Over the years we have created a whole series of co-ethnographic fieldbooks to document our social projects. Here is an overview of the lot, in no chronological order, but favorites first. There might be some buzz word alarm. And a lot of depth beyond the buzz. To download click on images.
This is the first of our six Learn Do Share fieldbooks that we created with participants of the workshops and events we ran. This one is from 2012 at Parsons New School of Design in New York City. The book is full of games, thoughts and activities on change agents, wicked solutions, and collaborative intelligence.
This book was a result of an artist residency at the University of Technology Sydney in 2017/2018. It’s full of wise and thoughtful stories of circle life, leadership and transformation, philosophical articles, musings, poems, game instructions and thought exercises, introductions to concepts, book recommendations, and there’s a playlist, too!
Oh Robot Heart Stories was such a mega mega mega good project! It’s an experiential learning story that was run with two school classes in Montreal and Los Angeles, using technology, math, geography and their creativity to navigate a lost robot home, all the while learning about the fragility of our planet.
Our events with Learn Do Share in NYC attracted many Europeans, some of which started their own events in Gothenburg, Amsterdam, Warsaw, Paris and Barcelona. This is the fieldbook of our 2013 event in Gothenburg. The content spans open design, shared storyworlds and the value of creativity.
The events in Los Angeles had a distinctly different touch to the ones in NYC. For this book, the group chose the theme “Diversity as Identity”, which aligned with the idea they had of the city. The book covers emergent design, incubating civic engagement, storytelling as a means for social change and several manuals for collaboration techniques.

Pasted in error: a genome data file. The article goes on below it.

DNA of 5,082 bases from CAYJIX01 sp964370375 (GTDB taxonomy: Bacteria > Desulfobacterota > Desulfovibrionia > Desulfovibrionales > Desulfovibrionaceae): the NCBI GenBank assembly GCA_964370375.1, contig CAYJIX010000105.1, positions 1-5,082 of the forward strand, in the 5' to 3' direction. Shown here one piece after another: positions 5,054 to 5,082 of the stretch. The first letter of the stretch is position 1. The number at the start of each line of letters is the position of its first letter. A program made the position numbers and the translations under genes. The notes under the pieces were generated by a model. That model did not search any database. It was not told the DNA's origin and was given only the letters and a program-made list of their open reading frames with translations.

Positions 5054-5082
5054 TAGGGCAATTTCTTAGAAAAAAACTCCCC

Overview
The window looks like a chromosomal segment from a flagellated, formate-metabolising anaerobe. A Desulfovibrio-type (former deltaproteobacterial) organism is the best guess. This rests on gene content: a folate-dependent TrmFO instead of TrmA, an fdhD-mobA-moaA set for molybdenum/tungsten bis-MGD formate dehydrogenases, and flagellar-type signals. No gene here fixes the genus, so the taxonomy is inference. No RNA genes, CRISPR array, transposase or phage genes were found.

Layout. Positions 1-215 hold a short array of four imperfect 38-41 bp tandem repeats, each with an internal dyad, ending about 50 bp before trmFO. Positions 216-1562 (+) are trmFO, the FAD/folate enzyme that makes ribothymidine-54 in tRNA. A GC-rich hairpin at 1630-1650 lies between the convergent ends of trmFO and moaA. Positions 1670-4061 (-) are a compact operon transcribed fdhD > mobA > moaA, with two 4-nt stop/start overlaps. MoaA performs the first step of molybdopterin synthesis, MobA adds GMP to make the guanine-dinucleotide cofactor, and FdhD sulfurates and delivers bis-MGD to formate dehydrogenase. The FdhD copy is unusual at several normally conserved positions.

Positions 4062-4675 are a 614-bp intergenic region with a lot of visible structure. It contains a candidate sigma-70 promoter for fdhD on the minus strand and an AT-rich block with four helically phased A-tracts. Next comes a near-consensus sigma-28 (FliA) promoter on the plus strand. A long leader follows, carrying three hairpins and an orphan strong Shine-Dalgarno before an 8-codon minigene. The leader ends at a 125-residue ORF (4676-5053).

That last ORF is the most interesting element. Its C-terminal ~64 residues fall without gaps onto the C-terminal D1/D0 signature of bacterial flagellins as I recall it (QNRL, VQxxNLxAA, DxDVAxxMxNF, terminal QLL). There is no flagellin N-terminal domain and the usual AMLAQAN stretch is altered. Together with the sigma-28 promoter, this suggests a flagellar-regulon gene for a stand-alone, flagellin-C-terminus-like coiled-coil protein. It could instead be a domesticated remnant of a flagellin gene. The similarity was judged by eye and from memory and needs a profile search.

Ghent was another of the European creative spots we visited. This book has an array of advice on games, purposeful storytelling, igniting the imagination of many and how to run an open design challenge.
The Paris crew made their event all about design fiction, building storyworlds, and rebooting the world by giving children digital and creative literacy.
This crazy little book was the result of a birthday surprise, in which we design a geo-located scavenger hunt that started in an art gallery, where we posted a fake art plaque with a primer and a QR code, which gave the first clue. This pdf covers the main stops and overall design of the game.
This report is the result of a very elaborate ethnographic study by Ludwigsburg Filmakademie. The goal was to investigate how Generation 20+ uses technology these days. Although media use changes by the minute, this report is most interesting with regard to the methods used for research.